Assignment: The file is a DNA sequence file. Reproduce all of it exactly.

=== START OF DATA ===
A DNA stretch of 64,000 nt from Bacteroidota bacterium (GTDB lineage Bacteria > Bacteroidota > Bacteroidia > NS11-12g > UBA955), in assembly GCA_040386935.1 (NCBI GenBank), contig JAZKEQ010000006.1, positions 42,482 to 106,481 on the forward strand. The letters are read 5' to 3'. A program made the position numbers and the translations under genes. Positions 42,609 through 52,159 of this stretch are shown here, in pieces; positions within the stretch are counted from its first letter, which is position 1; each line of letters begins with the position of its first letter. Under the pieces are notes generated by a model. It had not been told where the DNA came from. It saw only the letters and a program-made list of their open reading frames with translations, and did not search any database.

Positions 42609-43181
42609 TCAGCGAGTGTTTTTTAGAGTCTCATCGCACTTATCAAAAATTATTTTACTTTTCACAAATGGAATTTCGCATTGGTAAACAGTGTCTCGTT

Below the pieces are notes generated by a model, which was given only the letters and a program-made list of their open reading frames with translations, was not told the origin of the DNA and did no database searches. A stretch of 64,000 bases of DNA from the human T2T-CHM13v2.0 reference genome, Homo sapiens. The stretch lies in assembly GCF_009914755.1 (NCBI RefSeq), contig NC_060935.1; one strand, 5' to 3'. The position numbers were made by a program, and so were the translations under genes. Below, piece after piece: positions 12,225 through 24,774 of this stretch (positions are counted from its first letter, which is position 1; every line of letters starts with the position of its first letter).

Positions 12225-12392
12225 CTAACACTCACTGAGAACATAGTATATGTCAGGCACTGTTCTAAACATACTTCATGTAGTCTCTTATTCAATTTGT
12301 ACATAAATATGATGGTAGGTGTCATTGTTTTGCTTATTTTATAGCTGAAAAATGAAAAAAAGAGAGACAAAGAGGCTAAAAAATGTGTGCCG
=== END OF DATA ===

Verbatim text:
A DNA stretch of 64,000 nt from Bacteroidota bacterium (GTDB lineage Bacteria > Bacteroidota > Bacteroidia > NS11-12g > UBA955), in assembly GCA_040386935.1 (NCBI GenBank), contig JAZKEQ010000006.1, positions 42,482 to 106,481 on the forward strand. The letters are read 5' to 3'. A program made the position numbers and the translations under genes. Positions 42,609 through 52,159 of this stretch are shown here, in pieces; positions within the stretch are counted from its first letter, which is position 1; each line of letters begins with the position of its first letter. Under the pieces are notes generated by a model. It had not been told where the DNA came from. It saw only the letters and a program-made list of their open reading frames with translations, and did not search any database.

Positions 42609-43181
42609 TCAGCGAGTGTTTTTTAGAGTCTCATCGCACTTATCAAAAATTATTTTACTTTTCACAAATGGAATTTCGCATTGGTAAACAGTGTCTCGTT

Below the pieces are notes generated by a model, which was given only the letters and a program-made list of their open reading frames with translations, was not told the origin of the DNA and did no database searches. A stretch of 64,000 bases of DNA from the human T2T-CHM13v2.0 reference genome, Homo sapiens. The stretch lies in assembly GCF_009914755.1 (NCBI RefSeq), contig NC_060935.1; one strand, 5' to 3'. The position numbers were made by a program, and so were the translations under genes. Below, piece after piece: positions 12,225 through 24,774 of this stretch (positions are counted from its first letter, which is position 1; every line of letters starts with the position of its first letter).

Positions 12225-12392
12225 CTAACACTCACTGAGAACATAGTATATGTCAGGCACTGTTCTAAACATACTTCATGTAGTCTCTTATTCAATTTGT
12301 ACATAAATATGATGGTAGGTGTCATTGTTTTGCTTATTTTATAGCTGAAAAATGAAAAAAAGAGAGACAAAGAGGCTAAAAAATGTGTGCCG